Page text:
|Pilot Lit: "Flight," "Wreck-It Ralph," and "The Man with the Iron Fists"|
|Movies - Reviews|
|Written by Mike Schulz|
|Sunday, 04 November 2012 21:04|
Within the first 15 minutes of director Robert Zemeckis’ Flight, you’ll witness what must rank as one of cinema’s most frightening, emotionally wrenching plane crashes. Yet in the end, and as harrowing as this passage is, I’m not sure that it’s actually more terrifying or heartbreaking than the scenes of Denzel Washington’s Whip Whitaker – the pilot whose heroic actions save 96 lives aboard that ill-fated flight – battling his urge to drink and, with only the mildest feelings of regret, losing that battle again and again and again.
Though rare, movies about characters suffering from alcoholism generally follow the same template: a few early, unsettling highs for our protagonist followed by a rather disastrous low at around the mid-film mark, followed by numerous scenes of support and steady progress (interrupted by one more drunken setback) before the inevitably hopeful, if not exactly happy, conclusion. And Flight doesn’t fully diverge from this familiar blueprint. But it also feels unlike any film about alcohol addiction I’ve seen; buoyed by Washington’s rather extraordinary performance – one that, I think, is far finer than the two he previously won Oscars for – Zemeckis’ latest gets at the frightening, unpredictable threat behind alcoholism in ways that feel both freshly imagined and universally true.
Coupled with the film’s tortured yet routinely unrepentant leading figure, its narrative – which finds Whitaker’s heavy drinker and frequent coke-head a subject of investigation after his plane’s horrific free-fall – might make Flight sound like an unbearable experience. Blessedly, though, Zemeckis is also a born entertainer (at least when not making boring, motion-capture-animated features such as The Polar Express and Beowulf). With its script by John Gatins, the movie does feature a few ill-considered comic gambits, such as the decision to have John Goodman play Whitaker’s drug-dealing enabler with such unwarranted cartoon relish; every once in a while, for too many minutes, this tough-minded tale is infiltrated by awkward bursts of The Big Lebowski. (I can’t think of too many instances in which a Big Lebowski infiltration would be considered a damaging thing, but this turns out to be one of them.) In general, however, Gatins’ deft, engaging screenplay appears marvelously insightful about the endless cycle of rationalizations and lies necessary for a closeted alcoholic to remain closeted, and Zemeckis stages a series of compositionally brilliant and enormously gripping scenes that demonstrate Whitaker’s plight in visual terms. The long, haunting close-up of a miniature bottle of vodka just out of the pilot’s reach nearly throbs with tension, and during one particularly painful encounter, a recovering addict (beautifully played by Kelly Reilly, who’s like a beaten-up Jessica Chastain here) gingerly attempts to comfort Whitaker while Zemeckis’ camera shrewdly delays our awareness of the beer bottle in his hand, and the dozen empties resting behind him. Zemeckis keeps the aching danger of alcohol addiction – for Whitaker, for his passengers, for those attempting to help him – in constant view, and in doing so, lends his addiction drama the electric charge of a first-rate thriller.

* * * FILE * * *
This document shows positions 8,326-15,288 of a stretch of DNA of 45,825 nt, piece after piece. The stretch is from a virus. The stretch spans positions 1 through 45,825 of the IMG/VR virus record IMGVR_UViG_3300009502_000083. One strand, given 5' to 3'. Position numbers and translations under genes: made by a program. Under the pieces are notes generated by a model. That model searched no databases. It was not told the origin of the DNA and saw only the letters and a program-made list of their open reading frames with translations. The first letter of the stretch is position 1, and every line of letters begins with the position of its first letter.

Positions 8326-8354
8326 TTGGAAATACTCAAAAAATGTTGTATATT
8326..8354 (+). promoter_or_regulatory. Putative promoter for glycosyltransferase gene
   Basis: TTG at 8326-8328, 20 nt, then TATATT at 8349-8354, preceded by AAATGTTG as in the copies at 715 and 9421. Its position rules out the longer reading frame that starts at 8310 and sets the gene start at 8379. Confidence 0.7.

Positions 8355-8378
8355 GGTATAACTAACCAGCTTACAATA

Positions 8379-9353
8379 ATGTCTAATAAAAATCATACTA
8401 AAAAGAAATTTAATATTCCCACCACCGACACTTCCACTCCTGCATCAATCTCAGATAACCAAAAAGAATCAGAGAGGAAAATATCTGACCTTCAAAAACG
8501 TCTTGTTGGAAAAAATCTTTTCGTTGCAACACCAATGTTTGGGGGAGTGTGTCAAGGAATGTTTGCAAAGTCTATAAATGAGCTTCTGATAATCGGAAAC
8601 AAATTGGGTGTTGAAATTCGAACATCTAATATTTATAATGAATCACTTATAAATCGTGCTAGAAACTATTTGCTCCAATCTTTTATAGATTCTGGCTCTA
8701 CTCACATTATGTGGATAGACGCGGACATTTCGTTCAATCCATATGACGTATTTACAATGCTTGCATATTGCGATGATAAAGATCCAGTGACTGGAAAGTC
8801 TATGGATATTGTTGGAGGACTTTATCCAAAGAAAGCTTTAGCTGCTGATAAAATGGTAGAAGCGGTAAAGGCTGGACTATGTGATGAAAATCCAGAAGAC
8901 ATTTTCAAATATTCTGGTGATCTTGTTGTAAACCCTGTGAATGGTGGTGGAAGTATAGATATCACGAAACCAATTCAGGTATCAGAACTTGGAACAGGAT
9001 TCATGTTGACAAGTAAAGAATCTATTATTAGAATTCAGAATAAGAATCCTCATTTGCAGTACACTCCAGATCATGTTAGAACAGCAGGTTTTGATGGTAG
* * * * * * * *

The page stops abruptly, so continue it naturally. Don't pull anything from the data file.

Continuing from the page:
Denzel Washington, meanwhile, lends it the power and force of a Shakespearean tragedy, and his spectacularly textured turn, charming and pathetic and at all times wholly convincing, may stand as a new high-water mark in a career rife with them. There are sharp, formidable portrayals courtesy of Don Cheadle, Bruce Greenwood, Melissa Leo, and many others, but Washington, in Flight, gives an instant-classic performance – the type that makes you say “My God he’s good” some 30 years after our first hints about how good he actually was. The means by which Washington’s Whitaker lands his plane are described as miraculous. The means by which Washington creates this fascinatingly complex, troubled character are awfully miraculous, too.
As Wreck-It Ralph concerns an endearing video-game villain (sweetly voiced by John C. Reilly) who longs to escape the early-’80s arcade game he’s trapped in, director Rich Moore’s animated saga would seem custom-tailored to my generation of fortysomethings, and I’ll admit, at the film’s start, to giggling at the witty period references and appearances by the likes of Q-Bert and that blinking ghost that caused Pac-Man so much grief. Unfortunately, my initial, child-like enthusiasm wasn’t enough to offset my eventual disappointment with the film’s formulaic plotting and presentation; while stunning to look at, what starts as a clever spin on Woody Allen’s The Purple Rose of Cairo morphs into yet another animated outing that (like this spring’s The Lorax) slowly and inevitably morphs into a dully serviceable action comedy with “heart.” It’s still diverting and clever enough, I suppose, and kids should eat it up, but I was really hoping that Wreck-It Ralph would emerge as a cinematic video-game worth playing for 90 minutes, when 15, it turns out, would’ve been more than enough.
THE MAN WITH THE IRON FISTS
If you’ve seen its trailers, you’ll probably know just what to expect from director/star/co-writer RZA’s ultra-violent martial-arts lark The Man with the Iron Fists: cornball “I shall seek revenge!!!” dialogue, garish costuming and production design, and perhaps more viscera splattered – and more noisily splattered – than in Saws one through whatever-number-the-series-
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